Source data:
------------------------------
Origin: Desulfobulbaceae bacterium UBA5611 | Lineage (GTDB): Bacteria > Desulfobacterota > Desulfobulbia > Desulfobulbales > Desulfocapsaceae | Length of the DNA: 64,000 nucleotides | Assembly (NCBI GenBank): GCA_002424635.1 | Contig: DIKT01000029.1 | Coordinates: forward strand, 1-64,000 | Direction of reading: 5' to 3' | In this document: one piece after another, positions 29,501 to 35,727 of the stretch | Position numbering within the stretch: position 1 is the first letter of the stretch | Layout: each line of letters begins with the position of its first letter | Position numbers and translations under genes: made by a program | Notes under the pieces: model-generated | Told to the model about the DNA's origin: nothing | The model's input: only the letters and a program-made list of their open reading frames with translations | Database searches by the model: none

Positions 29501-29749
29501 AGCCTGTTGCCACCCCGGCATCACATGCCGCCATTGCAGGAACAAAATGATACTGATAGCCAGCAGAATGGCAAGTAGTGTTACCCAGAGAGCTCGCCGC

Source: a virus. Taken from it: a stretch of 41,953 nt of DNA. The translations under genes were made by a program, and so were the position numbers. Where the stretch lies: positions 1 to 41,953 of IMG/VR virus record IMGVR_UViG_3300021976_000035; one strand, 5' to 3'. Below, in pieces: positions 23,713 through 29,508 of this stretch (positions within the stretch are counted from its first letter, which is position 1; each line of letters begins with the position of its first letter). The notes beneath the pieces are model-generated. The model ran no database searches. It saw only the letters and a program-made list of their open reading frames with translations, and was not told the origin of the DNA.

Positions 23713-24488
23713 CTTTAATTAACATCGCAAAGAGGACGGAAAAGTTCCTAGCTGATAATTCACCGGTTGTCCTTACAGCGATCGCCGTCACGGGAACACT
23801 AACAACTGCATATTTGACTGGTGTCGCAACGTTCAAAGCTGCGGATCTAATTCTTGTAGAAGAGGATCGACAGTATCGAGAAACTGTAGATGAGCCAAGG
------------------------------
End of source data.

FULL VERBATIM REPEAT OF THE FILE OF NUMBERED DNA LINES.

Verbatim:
Origin: Desulfobulbaceae bacterium UBA5611 | Lineage (GTDB): Bacteria > Desulfobacterota > Desulfobulbia > Desulfobulbales > Desulfocapsaceae | Length of the DNA: 64,000 nucleotides | Assembly (NCBI GenBank): GCA_002424635.1 | Contig: DIKT01000029.1 | Coordinates: forward strand, 1-64,000 | Direction of reading: 5' to 3' | In this document: one piece after another, positions 29,501 to 35,727 of the stretch | Position numbering within the stretch: position 1 is the first letter of the stretch | Layout: each line of letters begins with the position of its first letter | Position numbers and translations under genes: made by a program | Notes under the pieces: model-generated | Told to the model about the DNA's origin: nothing | The model's input: only the letters and a program-made list of their open reading frames with translations | Database searches by the model: none

Positions 29501-29749
29501 AGCCTGTTGCCACCCCGGCATCACATGCCGCCATTGCAGGAACAAAATGATACTGATAGCCAGCAGAATGGCAAGTAGTGTTACCCAGAGAGCTCGCCGC

Source: a virus. Taken from it: a stretch of 41,953 nt of DNA. The translations under genes were made by a program, and so were the position numbers. Where the stretch lies: positions 1 to 41,953 of IMG/VR virus record IMGVR_UViG_3300021976_000035; one strand, 5' to 3'. Below, in pieces: positions 23,713 through 29,508 of this stretch (positions within the stretch are counted from its first letter, which is position 1; each line of letters begins with the position of its first letter). The notes beneath the pieces are model-generated. The model ran no database searches. It saw only the letters and a program-made list of their open reading frames with translations, and was not told the origin of the DNA.

Positions 23713-24488
23713 CTTTAATTAACATCGCAAAGAGGACGGAAAAGTTCCTAGCTGATAATTCACCGGTTGTCCTTACAGCGATCGCCGTCACGGGAACACT
23801 AACAACTGCATATTTGACTGGTGTCGCAACGTTCAAAGCTGCGGATCTAATTCTTGTAGAAGAGGATCGACAGTATCGAGAAACTGTAGATGAGCCAAGG